- Optimized scope management. With continually changing project scopes, development teams start lacking motivation and clear vision, which obviously, results in poor performance. If you apply, say, the Agile model, you’ll have a time-proven workflow before your eyes and written in the documentation. So it’s simpler and cost-efficient to rely on the already conceptualized framework without having to reinvent the wheel over and over again from project to project.
- Fewer risks. Using any SDLC model that promotes an iterative approach to software development adds flexibility to your project execution. In other words, you’ll be able to lose fewer resources whenever a client wants to add a new feature or make changes to the project under development in case you follow a strict pipeline.
- Challenges are spotted sooner. Since almost every modern software development life cycle model stands on the pillars of planning and designing before implementing, you’ll be able to incorporate a feature only after analyzing its feasibility and value.
In any event, companies adhere to a specific SDLC model because software development continually changes, and clients always change their minds, so it’s good to have a time-proven framework at your fingertips. Your team can always go back in time and use the combination of “ctrl/cmd” plus “z” keys in real life and with actual people. Sounds helpful, right?
Use Program-Ace’s Potential to Develop Quality Software
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1. Where is the SDLC used?
The software development life cycle is a conceptual framework that guides teams throughout each phase of app creation. Nowadays, almost every professional software development company sticks to a particular SDLC model, whether it’s Incremental, Iterative, Agile, or any other. The purpose is to frame the workflow in order to minimize risks, repetitive tasks, and costs.
In today’s competitive business world, any software you see on the global market is built using this or that SDLC model, inasmuch as it’s impossible for mid- and large-scale companies to develop applications without a rigid conceptual framework. It’s almost inevitable that you adhere to a particular set of principles in your approach to software development, so it’s more cost-effective to take advantage of what’s already been proved by time and years of other players’ practice.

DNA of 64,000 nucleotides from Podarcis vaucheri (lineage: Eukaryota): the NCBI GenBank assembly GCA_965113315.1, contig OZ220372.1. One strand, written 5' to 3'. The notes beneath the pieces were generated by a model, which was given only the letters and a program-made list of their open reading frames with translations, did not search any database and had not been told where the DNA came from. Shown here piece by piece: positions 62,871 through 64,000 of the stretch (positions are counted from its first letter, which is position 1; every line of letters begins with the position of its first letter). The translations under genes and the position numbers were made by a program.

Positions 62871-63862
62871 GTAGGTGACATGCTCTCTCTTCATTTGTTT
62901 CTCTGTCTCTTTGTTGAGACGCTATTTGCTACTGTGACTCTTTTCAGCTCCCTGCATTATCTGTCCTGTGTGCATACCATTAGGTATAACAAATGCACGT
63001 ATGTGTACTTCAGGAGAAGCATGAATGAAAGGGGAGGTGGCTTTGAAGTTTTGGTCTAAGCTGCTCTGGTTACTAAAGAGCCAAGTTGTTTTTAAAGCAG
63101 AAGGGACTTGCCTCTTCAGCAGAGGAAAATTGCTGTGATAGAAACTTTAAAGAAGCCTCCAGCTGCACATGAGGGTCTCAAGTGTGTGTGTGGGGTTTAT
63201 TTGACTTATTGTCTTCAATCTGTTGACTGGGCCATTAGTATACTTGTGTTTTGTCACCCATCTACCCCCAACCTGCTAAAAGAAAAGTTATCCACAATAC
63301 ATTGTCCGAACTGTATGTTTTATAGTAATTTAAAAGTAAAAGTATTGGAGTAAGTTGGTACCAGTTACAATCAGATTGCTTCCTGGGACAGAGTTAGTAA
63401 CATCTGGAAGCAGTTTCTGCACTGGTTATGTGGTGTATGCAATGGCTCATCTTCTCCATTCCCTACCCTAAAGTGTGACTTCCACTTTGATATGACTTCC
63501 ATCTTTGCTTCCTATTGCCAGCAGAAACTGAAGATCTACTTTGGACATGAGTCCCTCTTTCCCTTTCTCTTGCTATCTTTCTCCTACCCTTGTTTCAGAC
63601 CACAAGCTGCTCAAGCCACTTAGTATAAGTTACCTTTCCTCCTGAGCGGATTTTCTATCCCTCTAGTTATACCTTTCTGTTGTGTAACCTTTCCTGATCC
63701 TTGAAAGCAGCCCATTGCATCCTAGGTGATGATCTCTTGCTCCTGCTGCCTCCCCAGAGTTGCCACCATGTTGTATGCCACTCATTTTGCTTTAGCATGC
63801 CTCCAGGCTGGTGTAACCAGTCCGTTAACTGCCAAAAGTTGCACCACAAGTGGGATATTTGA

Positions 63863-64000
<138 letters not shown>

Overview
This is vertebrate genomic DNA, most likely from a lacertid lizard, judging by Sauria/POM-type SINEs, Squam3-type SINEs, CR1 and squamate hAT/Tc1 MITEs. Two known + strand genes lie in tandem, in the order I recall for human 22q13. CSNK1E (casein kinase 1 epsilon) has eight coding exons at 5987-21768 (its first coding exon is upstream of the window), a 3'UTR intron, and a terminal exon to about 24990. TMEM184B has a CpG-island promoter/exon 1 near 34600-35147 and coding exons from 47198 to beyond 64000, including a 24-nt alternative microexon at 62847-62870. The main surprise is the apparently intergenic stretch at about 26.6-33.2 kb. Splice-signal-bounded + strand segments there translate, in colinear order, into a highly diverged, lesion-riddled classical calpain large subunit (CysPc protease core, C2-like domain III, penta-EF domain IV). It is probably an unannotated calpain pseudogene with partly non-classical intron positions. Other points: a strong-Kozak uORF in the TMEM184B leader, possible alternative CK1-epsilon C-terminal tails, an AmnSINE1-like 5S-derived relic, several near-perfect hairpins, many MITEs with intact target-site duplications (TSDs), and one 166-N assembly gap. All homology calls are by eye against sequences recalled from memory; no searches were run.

Imagine you want to create VR training software. How do you approach project execution? What phase is the best to start from? Why even ponder over such repetitive things if you can use a conceptual framework, a technical guideline that already contains the answers to these and many other essential questions that companies worldwide ask from project to project? After all, software development companies tend to go down the path of automation and unifying repetitive tasks.
With, say, the Agile methodology onboard, your development team will be able to create that VR training app as soon as possible, already keeping in mind the initial and final phases. That’s how you ensure a consistent and cost-effective software development life cycle that helps you stay focused and prioritize processes that define your product in the end.
2. What SDLC model is the best?
It’s no secret that each SDLC model fits a specific project and helps resolve certain issues while putting others in peril, so there’s no perfect framework in this aspect. However, you can learn what software development life cycle suits your project best in each unique case. Let’s review some of the most widely used SDLC models considering use cases.